So now, when a Scottish diabetes research nurse is at the recruitment stage, he or she simply completes the search request form and within 48 hours they will receive a list of people who fit the eligibility criteria. As these people have agreed to be approached about studies, they are normally very keen to be involved and it can be as simple as phoning them to explain about the study before sending out the patient information sheet and booking a screening appointment. 

Professor Martin Gibson is leading on a similar research register in England, “Help Beat Diabetes” (www.researchforthefuture.nihr.ac.uk), which currently has 1250 volunteers recruited. The success of the Scottish diabetes research register has led the Scottish government to fund a project (SHARE) to create a register of up to one million Scottish people who have agreed to being approached about research (www.registerforshare.org). This project will cover all clinical areas and both primary and secondary care.

Hard-to-reach groups
The problem of recruitment to studies of “hard-to-reach” groups, such as teenagers or minority ethnic people, will still exist as these groups may not be keen to join a research register. So blue-sky thinking may still be appropriate when the study requires a hard-to-reach group. One great recruitment strategy proved very successful for one diabetes research nurse from Newcastle:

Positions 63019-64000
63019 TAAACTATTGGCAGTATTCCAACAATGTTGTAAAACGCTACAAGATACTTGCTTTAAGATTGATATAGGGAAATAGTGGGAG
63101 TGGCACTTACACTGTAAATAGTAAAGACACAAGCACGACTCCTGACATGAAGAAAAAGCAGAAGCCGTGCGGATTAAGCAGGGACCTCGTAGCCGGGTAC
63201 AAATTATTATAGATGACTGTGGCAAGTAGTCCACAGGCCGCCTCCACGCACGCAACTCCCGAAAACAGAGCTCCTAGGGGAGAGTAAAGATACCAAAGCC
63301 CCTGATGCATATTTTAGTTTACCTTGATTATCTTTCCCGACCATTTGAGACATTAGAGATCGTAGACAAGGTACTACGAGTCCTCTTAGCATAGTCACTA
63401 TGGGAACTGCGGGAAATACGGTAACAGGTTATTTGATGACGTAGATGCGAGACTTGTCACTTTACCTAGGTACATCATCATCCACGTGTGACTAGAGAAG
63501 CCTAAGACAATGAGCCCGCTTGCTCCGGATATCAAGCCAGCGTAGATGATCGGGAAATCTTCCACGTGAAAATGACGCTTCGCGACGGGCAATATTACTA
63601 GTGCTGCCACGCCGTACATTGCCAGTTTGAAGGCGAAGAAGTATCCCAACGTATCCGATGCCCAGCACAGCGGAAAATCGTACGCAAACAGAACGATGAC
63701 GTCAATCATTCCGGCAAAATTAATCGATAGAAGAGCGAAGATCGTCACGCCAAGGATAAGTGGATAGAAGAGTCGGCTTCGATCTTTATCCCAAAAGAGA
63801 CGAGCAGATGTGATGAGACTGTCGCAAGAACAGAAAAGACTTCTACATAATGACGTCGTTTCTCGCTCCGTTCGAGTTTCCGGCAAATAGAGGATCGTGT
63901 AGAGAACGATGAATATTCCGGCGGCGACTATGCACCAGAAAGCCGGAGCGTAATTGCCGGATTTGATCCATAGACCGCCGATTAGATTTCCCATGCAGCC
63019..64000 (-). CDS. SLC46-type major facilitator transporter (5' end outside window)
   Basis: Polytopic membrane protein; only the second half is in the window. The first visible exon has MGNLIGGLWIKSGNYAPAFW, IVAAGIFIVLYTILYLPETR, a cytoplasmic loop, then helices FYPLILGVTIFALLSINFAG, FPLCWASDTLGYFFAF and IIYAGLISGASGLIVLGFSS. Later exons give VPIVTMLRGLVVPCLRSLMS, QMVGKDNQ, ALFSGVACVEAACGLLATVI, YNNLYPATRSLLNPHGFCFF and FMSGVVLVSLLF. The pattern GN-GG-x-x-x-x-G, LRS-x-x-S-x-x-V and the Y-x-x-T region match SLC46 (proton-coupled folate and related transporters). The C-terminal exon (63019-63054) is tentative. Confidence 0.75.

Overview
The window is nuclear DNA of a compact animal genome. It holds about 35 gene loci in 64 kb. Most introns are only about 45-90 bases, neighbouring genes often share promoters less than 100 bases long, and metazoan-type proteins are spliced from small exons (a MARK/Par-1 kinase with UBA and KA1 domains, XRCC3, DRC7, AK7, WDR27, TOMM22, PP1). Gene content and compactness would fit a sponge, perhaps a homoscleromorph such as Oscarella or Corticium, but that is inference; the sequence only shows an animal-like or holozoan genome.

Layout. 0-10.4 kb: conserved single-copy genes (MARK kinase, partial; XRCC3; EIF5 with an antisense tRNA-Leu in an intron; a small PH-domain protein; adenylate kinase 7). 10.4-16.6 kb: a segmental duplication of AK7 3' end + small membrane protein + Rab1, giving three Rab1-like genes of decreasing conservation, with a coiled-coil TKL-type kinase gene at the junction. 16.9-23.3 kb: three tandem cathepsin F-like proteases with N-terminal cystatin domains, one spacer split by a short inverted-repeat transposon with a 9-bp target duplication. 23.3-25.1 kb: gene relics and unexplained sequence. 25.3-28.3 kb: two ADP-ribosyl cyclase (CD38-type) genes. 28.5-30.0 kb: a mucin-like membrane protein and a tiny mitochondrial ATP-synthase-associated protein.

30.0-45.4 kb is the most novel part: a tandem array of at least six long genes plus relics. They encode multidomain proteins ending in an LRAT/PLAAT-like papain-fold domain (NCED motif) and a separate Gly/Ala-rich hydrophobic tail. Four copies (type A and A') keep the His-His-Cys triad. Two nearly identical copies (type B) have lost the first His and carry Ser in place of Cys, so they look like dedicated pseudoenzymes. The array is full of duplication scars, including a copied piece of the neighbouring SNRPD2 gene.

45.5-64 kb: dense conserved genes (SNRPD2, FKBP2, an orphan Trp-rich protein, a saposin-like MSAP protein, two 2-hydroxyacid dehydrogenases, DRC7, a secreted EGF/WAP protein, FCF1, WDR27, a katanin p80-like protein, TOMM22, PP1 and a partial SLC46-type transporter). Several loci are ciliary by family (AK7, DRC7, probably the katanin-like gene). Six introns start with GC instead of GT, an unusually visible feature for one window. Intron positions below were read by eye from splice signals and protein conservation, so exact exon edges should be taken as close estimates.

“I needed a focus group of teenage boys with type 1 diabetes so I decided to hold the focus group in St James’ Park (where Newcastle United play) and included a tour of the stadium after the focus group.” 

A study in Edinburgh (PODOSA) required the recruitment of South Asian families to look at the effects of dietary advice on the progression to diabetes from impaired glucose tolerance (IGT). As the main cook in the family often did not speak English, as well as translating all study information into the appropriate language, mainly Urdu or Punjabi, the study employed dietitians who spoke Urdu and Punjabi to deliver the intervention (Douglas et al, 2011). Again, it may have been difficult for these families to express an interest in participating in research through either an approach by an English-speaking diabetes research nurse or by joining a research register.